I’ve noticed that half the fun of upcoming adventures is the preparation.
Of course, half the pain found on adventures is caused by poor preparation.
So, with a big adventure coming up next week, I’m in the middle of gathering gear, pouring over maps and worrying over what I’m forgetting. The big adventure is to fly into Minneapolis with my touring bike, put it together and ride to my daughter’s house in Madison, Wis., via a round about route along the Mississippi River.
I expect that when I arrive she will have a new grandchild waiting for me, and a diaper to change. My wife, Julie, who is still recovering from spring bone breaks, and doesn’t have as much vacation time to burn up, will fly out to meet us there.
Preparation for a long tour bike trip — this one I expect to be about 500 miles — is similar to backpacking trip preparations (that is if you’re mostly camping).
I prefer to go extra light, so I generally use small panniers and minimal gear. I fuss over which pair of shorts to bring and how many socks. I will use my 3-pound backpacking tent, ultra-light sleeping bag, pad and other camping gear.
Last year, I rode down the Oregon and Northern California coastline to San Francisco, staying mostly on Highway 101 and Highway 1. I was able to drive to my youngest daughter’s home in Beaverton, Ore., and use it as a launch point. This trip will be different with the launch point being an airport in a city I’m not familiar with. If I had the time, I’d ride to Wisconsin starting from Idaho Falls. But that will have to wait until I retire.
One wrinkle in the gear preparations is my cook stove. On the coast trip I used a canister stove which served me well. But because airline regulations prohibit gas canisters, I’ve decided to use a tiny alcohol-burning stove. I should be able to buy a bottle of alcohol at any gas station when I arrive (it’s the type found in those bottles of Heet — gas line antifreeze).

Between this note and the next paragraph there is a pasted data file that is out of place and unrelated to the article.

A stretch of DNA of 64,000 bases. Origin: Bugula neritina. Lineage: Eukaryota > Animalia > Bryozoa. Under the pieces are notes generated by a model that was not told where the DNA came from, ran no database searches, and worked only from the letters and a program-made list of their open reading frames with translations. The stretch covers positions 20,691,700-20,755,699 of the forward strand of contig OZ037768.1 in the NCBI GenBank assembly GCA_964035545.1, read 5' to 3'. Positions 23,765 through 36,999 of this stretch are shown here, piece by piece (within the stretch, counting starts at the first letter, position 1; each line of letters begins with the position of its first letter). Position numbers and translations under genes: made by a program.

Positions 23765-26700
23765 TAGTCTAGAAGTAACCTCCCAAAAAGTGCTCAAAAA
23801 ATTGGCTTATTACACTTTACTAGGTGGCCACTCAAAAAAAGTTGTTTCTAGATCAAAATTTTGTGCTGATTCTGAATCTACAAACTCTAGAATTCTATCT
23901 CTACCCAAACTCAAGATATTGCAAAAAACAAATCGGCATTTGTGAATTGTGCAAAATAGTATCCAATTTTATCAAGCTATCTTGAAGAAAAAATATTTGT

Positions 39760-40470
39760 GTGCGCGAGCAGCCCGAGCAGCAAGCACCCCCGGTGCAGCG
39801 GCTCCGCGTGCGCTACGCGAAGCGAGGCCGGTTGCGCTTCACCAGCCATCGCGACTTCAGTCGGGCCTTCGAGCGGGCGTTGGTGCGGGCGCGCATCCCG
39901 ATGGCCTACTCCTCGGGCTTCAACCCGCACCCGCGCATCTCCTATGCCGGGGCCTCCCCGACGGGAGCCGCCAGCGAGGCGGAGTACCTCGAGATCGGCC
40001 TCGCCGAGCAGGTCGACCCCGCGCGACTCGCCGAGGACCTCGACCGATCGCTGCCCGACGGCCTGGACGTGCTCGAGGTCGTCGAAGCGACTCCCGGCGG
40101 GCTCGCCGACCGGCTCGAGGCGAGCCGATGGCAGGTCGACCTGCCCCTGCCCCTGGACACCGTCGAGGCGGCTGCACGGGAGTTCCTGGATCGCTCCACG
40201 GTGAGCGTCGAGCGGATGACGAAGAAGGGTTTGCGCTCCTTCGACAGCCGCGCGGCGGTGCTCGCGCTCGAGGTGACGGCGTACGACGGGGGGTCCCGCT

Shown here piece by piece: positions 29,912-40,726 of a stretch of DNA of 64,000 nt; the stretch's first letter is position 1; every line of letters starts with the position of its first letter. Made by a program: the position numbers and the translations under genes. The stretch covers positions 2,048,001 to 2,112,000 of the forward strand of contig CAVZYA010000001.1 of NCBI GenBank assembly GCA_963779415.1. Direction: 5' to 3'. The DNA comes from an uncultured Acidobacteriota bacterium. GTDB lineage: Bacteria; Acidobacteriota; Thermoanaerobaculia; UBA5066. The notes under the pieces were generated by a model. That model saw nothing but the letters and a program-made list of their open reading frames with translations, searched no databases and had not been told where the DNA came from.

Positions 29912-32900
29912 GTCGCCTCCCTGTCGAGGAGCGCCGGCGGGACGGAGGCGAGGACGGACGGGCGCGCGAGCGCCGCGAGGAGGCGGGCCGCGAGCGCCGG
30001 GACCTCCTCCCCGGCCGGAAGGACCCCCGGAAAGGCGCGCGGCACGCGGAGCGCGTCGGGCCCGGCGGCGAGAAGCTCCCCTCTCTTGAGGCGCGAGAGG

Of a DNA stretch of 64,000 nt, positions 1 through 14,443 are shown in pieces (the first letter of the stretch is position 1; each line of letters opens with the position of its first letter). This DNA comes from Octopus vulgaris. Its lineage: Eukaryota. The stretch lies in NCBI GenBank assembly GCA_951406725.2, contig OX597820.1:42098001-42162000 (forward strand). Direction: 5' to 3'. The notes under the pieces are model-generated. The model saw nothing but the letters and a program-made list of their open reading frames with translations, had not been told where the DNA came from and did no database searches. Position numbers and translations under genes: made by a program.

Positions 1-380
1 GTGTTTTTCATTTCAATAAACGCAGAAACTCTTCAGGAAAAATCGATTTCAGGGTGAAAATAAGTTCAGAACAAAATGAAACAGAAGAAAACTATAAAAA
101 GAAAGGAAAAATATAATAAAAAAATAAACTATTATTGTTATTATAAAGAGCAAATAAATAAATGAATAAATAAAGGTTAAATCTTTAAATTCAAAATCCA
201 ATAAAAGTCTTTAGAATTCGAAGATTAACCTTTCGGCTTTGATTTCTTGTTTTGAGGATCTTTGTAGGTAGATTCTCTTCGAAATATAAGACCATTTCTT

Alcohol-burning stoves are simple, no moving parts, and weigh next to nothing. I picked one up at Sportsman’s Warehouse for $20. Boy Scouts often make them as a project out of soda cans. The advantage of the commercially made stove is a screw-top lid in case you don’t use up all the fuel during a cooking session.
One of the great differences between bikepacking/backpacking and driving in a car or RV on vacation is the total experience. In a car, you are insulated from the environment you are passing through. Unless you get out of the car, it’s as if you are viewing the scenery on a big-screen TV. When you walk or bike through an area, you are part of it — truly in it. You hear the birds, feel the weather, see the small critters.
I remember riding south of Seaside, Ore., and smelling the irresistible aroma of crabs cooking at a roadside food stand just off the beach. I remember the feeling of awe as I pedaled through the redwood forest in California, stopping and touching the 2,000-year-old monsters and thinking, “This one has got to be the biggest one yet,” then seeing even bigger ones down the road.
You also meet and get to know the most interesting people on the road or trail. Like Stephen, the middle-aged Japanese man from Atlanta, pedaling down the coast from Seattle. I met him at Honeyman State Park on the Oregon coast.
“I really like meeting all the people on this ride and hearing their stories,” he said. “I met one guy, who flew to Anchorage and is riding all the way to the southern tip of South America — 15,000 miles. I met a couple from Switzerland who flew to Vancouver, B.C. and are riding to Belize.”
Stephen’s goal was to see a Giants game in San Francisco.
“I’m a big fan,” he said. “Then I’ll probably take the train back home.”
I don’t expect to see as many other bikers on my Mississippi River ride, but I do plan on meeting people.
Right now, the anticipation is causing butterflies in my stomach.
If you’re interested in giving rock climbing a try or just brushing up your skills, sign up for a six-week course offered by the YMCA starting Oct. 2. Classes will be held at the YMCA Climbing Gym at 751 S. Capitol Ave. in Idaho Falls at 6:30 p.m. on Thursdays. The class covers the basics of safety, technique and equipment. All necessary gear is provided. Beware: Climbing is so fun, it can become addictive. Call 523-0600 to sign up.
On the subject of climbing, the Idaho Mountain Festival, a four-day festival held at Castle Rocks State Park near Almo, will take place the last weekend of this month — Sept. 25 to 28. The festival includes trail running races, rock climbing clinics, mountain biking and presentations by professionals. There’s also food, music and camping spots provided. For more information, go to http://www.idahomountainfest.com/.